SAP has dominated the ERP space for decades. During a press conference at the Adobe Digital Marketing Symposium, Brad Rencher and Paul Robson presented Adobe’s vision on marketing, or to be more precise on Customer Experience. We were particularly interested in their views on product portfolio and their place in the industry.

Adobe has long moved on from being the makers of Photoshop to a global player in digital marketing. It started down the martech path with the acquisition of Omniture in 2009, followed by data management platform Demdex in 2011. This became the Adobe Online Marketing Suite, and a martech giant was born.

Today Adobe is one of the big three in the marketing technology space, together with software maker Oracle and “no software” maker SalesForce. Messrs Robson and Rencher explain how Adobe plans on becoming number one. This involves going one step beyond digital marketing in order to offer solutions that manage the entire customer experience.

Paul Robson explained that brands are continuously struggling to keep up with customer expectations. Consumer tolerance for a poor experience is low, and still getting lower. To address this Adobe pledges to think beyond ‘just’ marketing solutions. Providing infrastructure and solutions that integrate the online and physical world is the key objective. Paul explained that where three years ago customers were still focusing on their website in the first place, today they are looking at the customer from a more holistic experience perspective.

Paul and Brad highlighted trends that they see emerging globally. Brad distinguished three major trends today:

(1.)  Principles of digital marketing are becoming the principles of customer experience.
(2.)  Customer mobility, which makes location and providing context extremely important.
(3.)  The use of data. Not so much the ‘classic’ data analytics but more specifically he sees a rising interest and use of machine learning in marketing.

Paul added the emerging trends in Asia, which according to him were:
(1.)  Companies are watching each other. If one competitor makes a move and invests in the improvement of their customer experience substantially, others follow. This is again by the low tolerance for a poor experience. When customers have a better experience at a competitor they will move.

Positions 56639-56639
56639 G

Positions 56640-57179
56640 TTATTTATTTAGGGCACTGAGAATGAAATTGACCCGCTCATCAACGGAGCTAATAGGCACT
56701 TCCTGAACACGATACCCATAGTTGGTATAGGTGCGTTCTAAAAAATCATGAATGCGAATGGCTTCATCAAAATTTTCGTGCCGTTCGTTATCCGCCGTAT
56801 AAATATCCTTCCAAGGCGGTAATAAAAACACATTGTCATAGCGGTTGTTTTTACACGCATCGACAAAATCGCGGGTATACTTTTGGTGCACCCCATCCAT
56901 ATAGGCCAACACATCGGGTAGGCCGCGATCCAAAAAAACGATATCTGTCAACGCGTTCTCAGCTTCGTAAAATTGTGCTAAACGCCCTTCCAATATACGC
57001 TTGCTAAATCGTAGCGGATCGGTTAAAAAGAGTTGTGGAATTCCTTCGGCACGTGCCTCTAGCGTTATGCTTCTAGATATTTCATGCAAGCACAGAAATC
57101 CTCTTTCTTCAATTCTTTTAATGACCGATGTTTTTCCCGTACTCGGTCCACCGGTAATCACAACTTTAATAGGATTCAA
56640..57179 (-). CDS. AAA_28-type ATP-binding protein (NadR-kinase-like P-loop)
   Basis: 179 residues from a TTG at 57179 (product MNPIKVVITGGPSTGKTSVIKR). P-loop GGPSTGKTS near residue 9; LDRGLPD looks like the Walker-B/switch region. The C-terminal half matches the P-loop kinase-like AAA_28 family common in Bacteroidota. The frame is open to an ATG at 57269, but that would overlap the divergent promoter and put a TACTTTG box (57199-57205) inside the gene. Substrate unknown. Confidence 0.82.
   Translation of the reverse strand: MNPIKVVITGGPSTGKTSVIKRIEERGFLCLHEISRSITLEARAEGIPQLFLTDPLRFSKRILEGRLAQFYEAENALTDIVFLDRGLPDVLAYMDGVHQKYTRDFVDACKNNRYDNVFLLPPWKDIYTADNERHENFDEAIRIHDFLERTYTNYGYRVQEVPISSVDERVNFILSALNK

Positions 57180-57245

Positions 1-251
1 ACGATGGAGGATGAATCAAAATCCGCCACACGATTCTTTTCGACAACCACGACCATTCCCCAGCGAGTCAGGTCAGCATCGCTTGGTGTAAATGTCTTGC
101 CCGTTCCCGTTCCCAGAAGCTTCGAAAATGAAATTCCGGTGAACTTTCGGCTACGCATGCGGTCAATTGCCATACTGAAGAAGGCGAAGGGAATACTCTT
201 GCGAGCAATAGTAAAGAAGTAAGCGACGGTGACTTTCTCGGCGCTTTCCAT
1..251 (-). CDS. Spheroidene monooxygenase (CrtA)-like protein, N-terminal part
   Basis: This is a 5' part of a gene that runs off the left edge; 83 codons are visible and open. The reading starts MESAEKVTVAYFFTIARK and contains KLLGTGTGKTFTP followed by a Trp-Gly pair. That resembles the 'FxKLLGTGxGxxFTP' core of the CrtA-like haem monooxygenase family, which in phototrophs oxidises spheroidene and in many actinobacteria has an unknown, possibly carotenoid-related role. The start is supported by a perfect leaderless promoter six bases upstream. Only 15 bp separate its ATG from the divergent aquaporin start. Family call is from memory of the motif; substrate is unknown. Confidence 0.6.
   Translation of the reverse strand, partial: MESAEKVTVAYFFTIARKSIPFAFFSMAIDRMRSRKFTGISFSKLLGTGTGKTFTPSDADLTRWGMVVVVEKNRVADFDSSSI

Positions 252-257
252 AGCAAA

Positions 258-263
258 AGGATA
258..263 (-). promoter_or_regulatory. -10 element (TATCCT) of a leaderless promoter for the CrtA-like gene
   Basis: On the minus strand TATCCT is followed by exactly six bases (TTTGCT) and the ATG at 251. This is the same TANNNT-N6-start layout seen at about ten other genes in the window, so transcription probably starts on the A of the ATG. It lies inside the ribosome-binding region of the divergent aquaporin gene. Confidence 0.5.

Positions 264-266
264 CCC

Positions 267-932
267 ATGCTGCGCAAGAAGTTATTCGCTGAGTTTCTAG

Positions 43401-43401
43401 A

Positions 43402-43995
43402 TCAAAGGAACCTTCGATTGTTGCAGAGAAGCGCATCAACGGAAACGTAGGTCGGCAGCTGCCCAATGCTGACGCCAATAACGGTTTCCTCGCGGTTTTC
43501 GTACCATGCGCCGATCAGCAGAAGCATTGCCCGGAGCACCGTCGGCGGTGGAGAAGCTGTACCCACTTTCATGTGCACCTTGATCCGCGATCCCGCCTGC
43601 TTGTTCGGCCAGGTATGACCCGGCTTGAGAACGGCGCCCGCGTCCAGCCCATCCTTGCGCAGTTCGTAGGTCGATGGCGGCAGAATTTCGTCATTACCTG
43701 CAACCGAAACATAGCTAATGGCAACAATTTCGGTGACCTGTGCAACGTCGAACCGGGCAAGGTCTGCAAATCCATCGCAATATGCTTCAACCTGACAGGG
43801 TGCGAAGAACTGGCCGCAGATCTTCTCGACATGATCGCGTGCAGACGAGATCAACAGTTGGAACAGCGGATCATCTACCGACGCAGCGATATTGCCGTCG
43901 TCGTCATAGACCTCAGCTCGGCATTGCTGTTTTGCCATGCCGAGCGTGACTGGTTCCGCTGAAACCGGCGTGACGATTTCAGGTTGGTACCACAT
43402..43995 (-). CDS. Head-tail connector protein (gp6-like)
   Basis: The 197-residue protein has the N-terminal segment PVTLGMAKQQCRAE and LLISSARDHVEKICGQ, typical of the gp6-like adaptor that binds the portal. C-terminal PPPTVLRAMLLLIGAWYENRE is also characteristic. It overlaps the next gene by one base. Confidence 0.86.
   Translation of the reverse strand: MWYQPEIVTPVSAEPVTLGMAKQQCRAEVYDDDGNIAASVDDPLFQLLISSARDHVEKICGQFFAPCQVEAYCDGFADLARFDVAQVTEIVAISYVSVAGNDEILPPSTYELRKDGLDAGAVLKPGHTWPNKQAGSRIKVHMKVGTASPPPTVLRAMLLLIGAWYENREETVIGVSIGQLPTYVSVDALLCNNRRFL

(2.)  Companies increasingly focus on talent in the market. There is a shortage of talent in the area of data e.g. and companies are experiencing issues getting and keeping talent on board.
(3.)  Schools and universities want to include technology in their curriculum and approach Adobe for help. There are the first content management and digital marketing tracks that are now part of curriculums in many schools, specifically in Australia.
(4.)  Finally, there is a clear trend among companies are removing digital from digital marketing. It is now marketing because that is the only and best way forward.

The management of Customer Experience is quickly growing in complexity. Adobe follows this from an infrastructure perspective. For the hardware part in e.g. IoT and Virtual Reality Adobe aims to build a partner network.

The complexity of the marketing and customer experience solutions landscape does not seem to go away. So does Adobe intend to become an end-to-end solution provider? Or will they accept that their solutions will always be part of a stack consisting of a number of best in class solutions?

Brad’s answer to this was that Adobe’s strategy is clearly to be the most complete player in the market. Partially they try to do this through acquisitions. This is driven by the sheer speed of the development in the industry. Yet Adobe prefers to grow organically through their own R&D.

Data should flow seamlessly between solutions and should enable marketers and they should not be technologists. Our spokesmen claimed that ultimately they are willing to fit into in an existing marketing stack. But they also expressed confidence that customers want to invest more into the Adobe portfolio because it will make them more successful. In addition to organic and inorganic growth, they believe in an open partner driven model.


Brad went on to explain that we should come to a point where marketing software is so easy to use that your grandmother of 92 should be able to run a marketing campaign. This will require user interfaces that are almost as simple as current mobile apps are to use from a UI perspective.

This is an interesting perspective because indeed for too long marketing software was more suitable for IT nerds and marketing geeks with developer skills. Clearly this is no longer the case.

With the current portfolio of solutions, it looks indeed like Adobe is going down the path of the ‘one stop shop’ customer experience solution provider, just like its major competitors. The jury will be out there for a while to see if they and other vendors will be able to combine this with accessibility for both MNCs and SMEs and more importantly, if the user experience for marketers who work with their portfolio of solutions will an ‘easy to use experience.’

Interesting times are awaiting us.

Editor: Matthieu Vermeulen


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